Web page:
Hyperchloremic Acidosis Clinical Presentation

Updated: Oct 18, 2018
  • Author: Sai-Ching Jim Yeung, MD, PhD, FACP; Chief Editor: Romesh Khardori, MD, PhD, FACP  more...
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Presentation

History

Metabolic acidosis, per se, has no specific symptoms and signs, unless it is extremely severe or of acute onset; however, it can produce symptoms and signs from changes in pulmonary, cardiovascular, neurologic, and musculoskeletal function.

General

If the acidosis is marked and/or of acute onset, the patient may report headache, lack of energy, nausea, and vomiting.

Neurologic

Neurologic abnormalities such as mental confusion progressing to stupor, when observed, are not usually secondary to the acidosis but are the cause of the acidosis itself.

In general, neurologic abnormalities are less common in persons with metabolic acidosis than in persons with respiratory acidosis.

Pulmonary

An increase in minute ventilation of up to 4- to- 8-fold may occur in persons with respiratory compensation.

Persistent tachypnea or hyperpnea (affecting the depth more than the rate of ventilation) may be the only clinical clue to an underlying acidotic state. This type of tachypnea/hyperpnea characteristically persists in sleep or interferes with sleep.

Cardiovascular

Effects on the cardiovascular system include direct impairment of myocardial contraction (especially at a pH < 7.2), tachycardia, and increased risk of ventricular fibrillation or heart failure with pulmonary edema. Patients may report dyspnea upon exertion or, in severe cases, at rest.

In advanced stages, overt cardiovascular collapse may occur from impaired catecholamine release.

Musculoskeletal

Chronic acidemia, as is observed in RTA, can lead to a variety of skeletal problems. This is probably due in part to the release of calcium and phosphate during bone buffering of the excess protons. Decreased tubular absorption of calcium secondary to acidemia, especially in dRTA, leads to a negative calcium balance.

Clinical consequences include osteomalacia (leading to impaired growth in children), osteitis fibrosa (from secondary hyperparathyroidism), rickets (in children), and osteomalacia or osteopenia (in adults).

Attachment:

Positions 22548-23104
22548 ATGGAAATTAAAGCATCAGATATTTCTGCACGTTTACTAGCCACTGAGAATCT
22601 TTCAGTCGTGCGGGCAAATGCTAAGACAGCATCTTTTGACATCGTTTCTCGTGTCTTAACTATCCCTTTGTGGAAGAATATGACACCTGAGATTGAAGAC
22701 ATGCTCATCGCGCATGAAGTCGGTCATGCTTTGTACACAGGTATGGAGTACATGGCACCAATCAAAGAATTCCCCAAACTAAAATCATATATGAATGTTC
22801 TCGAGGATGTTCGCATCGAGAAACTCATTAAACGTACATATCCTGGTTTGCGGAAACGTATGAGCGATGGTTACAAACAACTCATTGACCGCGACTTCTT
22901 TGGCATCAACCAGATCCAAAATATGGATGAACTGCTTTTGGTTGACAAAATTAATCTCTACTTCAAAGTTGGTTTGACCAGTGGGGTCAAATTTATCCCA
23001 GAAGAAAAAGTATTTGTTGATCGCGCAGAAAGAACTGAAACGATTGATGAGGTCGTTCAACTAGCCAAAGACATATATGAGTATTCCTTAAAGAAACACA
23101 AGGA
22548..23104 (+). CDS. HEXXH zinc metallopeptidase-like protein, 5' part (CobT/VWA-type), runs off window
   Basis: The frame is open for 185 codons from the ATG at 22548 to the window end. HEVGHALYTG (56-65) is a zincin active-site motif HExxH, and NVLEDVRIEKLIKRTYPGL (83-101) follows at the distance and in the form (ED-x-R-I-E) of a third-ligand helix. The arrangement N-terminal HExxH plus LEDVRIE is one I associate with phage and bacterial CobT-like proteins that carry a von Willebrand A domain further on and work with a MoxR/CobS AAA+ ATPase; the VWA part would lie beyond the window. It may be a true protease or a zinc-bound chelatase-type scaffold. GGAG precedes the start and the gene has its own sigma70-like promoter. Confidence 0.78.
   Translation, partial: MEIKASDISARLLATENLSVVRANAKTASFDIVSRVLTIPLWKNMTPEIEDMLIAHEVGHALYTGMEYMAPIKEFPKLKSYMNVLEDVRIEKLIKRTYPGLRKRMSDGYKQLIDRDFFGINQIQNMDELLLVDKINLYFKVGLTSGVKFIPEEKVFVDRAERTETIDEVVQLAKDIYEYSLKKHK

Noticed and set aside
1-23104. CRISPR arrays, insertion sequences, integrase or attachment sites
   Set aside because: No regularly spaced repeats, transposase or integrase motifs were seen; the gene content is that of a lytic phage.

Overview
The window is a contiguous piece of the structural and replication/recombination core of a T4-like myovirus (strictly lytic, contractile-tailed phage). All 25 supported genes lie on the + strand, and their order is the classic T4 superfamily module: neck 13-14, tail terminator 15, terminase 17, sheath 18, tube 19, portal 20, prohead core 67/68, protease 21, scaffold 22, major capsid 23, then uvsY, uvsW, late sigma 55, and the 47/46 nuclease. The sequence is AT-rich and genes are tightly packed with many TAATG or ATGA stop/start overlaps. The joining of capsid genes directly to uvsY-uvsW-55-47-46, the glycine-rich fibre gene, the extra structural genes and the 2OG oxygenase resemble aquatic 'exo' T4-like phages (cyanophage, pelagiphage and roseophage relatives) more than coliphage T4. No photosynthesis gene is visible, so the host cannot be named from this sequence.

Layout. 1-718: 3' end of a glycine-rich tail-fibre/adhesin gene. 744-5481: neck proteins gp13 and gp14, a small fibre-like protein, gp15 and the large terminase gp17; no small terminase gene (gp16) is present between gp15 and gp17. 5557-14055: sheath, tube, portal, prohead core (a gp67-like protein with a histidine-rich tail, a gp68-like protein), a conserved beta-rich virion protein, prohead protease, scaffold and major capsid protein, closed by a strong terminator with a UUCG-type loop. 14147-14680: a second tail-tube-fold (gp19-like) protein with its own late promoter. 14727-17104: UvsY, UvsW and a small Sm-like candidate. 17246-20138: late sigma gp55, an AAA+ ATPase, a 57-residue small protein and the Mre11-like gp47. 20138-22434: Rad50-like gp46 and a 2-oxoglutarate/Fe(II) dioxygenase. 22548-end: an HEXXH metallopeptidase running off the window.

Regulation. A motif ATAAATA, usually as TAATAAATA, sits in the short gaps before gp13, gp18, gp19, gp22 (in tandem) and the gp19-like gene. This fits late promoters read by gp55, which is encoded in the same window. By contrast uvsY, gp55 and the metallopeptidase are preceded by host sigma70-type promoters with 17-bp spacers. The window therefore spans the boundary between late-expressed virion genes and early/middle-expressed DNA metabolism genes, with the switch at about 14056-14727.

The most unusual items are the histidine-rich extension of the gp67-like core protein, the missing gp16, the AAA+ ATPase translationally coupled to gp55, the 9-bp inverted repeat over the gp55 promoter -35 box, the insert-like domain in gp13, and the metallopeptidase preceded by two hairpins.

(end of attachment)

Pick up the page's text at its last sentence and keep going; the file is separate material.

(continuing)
Genitourinary

An important complication of chronic renal tubular acidosis (mainly distal, type I) is nephrocalcinosis and urolithiasis. A number of pathophysiological alterations contribute to stone formation:

  • Buffering of the chronic acid load by the bone, causing bone dissolution and promoting hypercalciuria

  • Diminution of renal tubular calcium reabsorption, further aggravating the hypercalciuria

  • Hypocitraturia because of avid citrate reabsorption by the PCT

  • High urinary pH, causing insolubility of calcium phosphate and promoting its precipitation

In contrast, stone disease is rare with type II RTA because of the difference in its pathogenesis. Since the fall in plasma HCO3- is nonprogressive, after the renal HCO3 threshold is reached (transport maximum not exceeded), there is complete absorption of luminal HCO3. At this point, the urine pH is acid, since urine is devoid of HCO3- and there is no defect in distal proton secretion. The daily acid load is thus excreted by the collecting duct, obviating the need for bone buffering. Also, citrate usually escapes proximal reabsorption (along with other solutes) and promotes calcium phosphate solubility.

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Physical Examination

Pulmonary

An increase in minute ventilation of up to 4- to- 8-fold may occur in persons with respiratory compensation.

Tachypnea or hyperpnea (affecting the depth more than the rate of ventilation) may be the only clinical clue to an underlying acidotic state.

Musculoskeletal

Chronic acidemia, as is observed in RTA, can lead to a variety of skeletal problems. This is probably due in part to the release of calcium and phosphate during bone buffering of the excess protons. Decreased tubular absorption of calcium secondary to acidemia, especially in dRTA, leads to a negative calcium balance.

Clinical consequences include osteomalacia (leading to impaired growth in children), osteitis fibrosa (from secondary hyperparathyroidism), rickets (in children), and osteomalacia or osteopenia (in adults).

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